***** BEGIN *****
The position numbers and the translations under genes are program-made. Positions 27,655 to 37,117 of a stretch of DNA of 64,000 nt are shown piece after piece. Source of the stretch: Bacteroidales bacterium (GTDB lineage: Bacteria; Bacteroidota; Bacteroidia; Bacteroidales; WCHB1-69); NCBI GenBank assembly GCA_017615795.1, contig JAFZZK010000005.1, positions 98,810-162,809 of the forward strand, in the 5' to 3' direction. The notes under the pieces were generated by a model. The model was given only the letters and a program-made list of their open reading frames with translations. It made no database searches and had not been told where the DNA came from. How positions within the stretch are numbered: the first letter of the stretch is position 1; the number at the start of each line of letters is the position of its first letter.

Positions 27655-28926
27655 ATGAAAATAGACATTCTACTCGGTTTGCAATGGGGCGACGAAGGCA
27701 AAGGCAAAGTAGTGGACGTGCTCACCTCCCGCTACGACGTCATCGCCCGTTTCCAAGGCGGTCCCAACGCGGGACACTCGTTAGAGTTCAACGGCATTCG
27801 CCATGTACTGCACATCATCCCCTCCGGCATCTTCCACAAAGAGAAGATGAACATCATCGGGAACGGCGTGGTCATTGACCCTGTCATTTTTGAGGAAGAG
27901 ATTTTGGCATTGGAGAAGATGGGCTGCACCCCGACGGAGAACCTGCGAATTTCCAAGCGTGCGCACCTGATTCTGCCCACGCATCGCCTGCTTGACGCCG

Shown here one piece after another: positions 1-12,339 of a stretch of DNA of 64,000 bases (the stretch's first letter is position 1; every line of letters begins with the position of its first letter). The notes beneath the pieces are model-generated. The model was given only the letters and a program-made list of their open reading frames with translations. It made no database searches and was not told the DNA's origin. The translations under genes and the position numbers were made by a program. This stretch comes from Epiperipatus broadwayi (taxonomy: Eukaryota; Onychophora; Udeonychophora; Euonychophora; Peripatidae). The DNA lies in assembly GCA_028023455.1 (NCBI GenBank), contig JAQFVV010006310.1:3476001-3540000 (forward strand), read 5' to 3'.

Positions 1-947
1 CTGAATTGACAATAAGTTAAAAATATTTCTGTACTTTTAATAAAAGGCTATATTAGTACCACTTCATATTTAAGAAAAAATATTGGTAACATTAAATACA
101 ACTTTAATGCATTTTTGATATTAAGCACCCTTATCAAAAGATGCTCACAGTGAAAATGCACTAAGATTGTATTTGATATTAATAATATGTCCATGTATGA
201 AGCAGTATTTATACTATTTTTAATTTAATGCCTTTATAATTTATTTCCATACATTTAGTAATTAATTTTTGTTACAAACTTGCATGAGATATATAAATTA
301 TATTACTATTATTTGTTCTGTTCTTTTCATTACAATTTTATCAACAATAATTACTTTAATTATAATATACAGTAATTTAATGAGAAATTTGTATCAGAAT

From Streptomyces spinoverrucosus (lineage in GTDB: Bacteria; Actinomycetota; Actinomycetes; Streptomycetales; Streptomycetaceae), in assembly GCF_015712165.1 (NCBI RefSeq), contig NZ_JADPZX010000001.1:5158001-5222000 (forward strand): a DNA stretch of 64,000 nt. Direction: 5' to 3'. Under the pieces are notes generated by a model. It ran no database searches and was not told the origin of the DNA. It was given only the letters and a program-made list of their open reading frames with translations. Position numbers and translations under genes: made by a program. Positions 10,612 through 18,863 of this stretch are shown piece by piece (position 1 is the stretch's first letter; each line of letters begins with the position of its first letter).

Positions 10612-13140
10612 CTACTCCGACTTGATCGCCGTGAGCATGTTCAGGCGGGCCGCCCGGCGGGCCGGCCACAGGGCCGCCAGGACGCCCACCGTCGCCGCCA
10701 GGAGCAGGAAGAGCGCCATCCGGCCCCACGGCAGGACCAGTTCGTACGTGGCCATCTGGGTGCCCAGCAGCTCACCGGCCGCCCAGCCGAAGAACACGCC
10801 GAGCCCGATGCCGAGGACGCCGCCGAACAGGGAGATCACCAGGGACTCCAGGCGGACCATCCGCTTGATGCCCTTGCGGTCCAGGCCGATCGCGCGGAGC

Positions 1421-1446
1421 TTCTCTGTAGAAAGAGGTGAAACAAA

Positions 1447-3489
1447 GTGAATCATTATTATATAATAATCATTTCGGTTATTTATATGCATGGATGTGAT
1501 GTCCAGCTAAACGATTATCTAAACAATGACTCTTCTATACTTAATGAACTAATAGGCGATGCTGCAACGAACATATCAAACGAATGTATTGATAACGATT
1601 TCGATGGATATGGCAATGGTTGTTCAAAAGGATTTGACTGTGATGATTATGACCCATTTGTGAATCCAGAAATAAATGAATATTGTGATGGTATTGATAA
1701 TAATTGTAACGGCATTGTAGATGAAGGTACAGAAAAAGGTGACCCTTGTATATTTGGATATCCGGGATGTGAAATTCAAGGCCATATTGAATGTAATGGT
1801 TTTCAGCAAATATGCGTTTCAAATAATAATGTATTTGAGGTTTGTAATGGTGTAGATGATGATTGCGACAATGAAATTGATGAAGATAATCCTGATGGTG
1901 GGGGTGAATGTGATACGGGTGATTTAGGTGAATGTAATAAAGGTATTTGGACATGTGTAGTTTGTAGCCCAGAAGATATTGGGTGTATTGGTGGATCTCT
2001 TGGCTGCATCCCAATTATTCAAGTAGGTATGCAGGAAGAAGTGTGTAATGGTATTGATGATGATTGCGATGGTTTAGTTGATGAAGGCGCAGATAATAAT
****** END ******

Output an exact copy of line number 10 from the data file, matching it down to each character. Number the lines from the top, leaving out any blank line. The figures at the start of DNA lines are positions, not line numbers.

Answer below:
101 ACTTTAATGCATTTTTGATATTAAGCACCCTTATCAAAAGATGCTCACAGTGAAAATGCACTAAGATTGTATTTGATATTAATAATATGTCCATGTATGA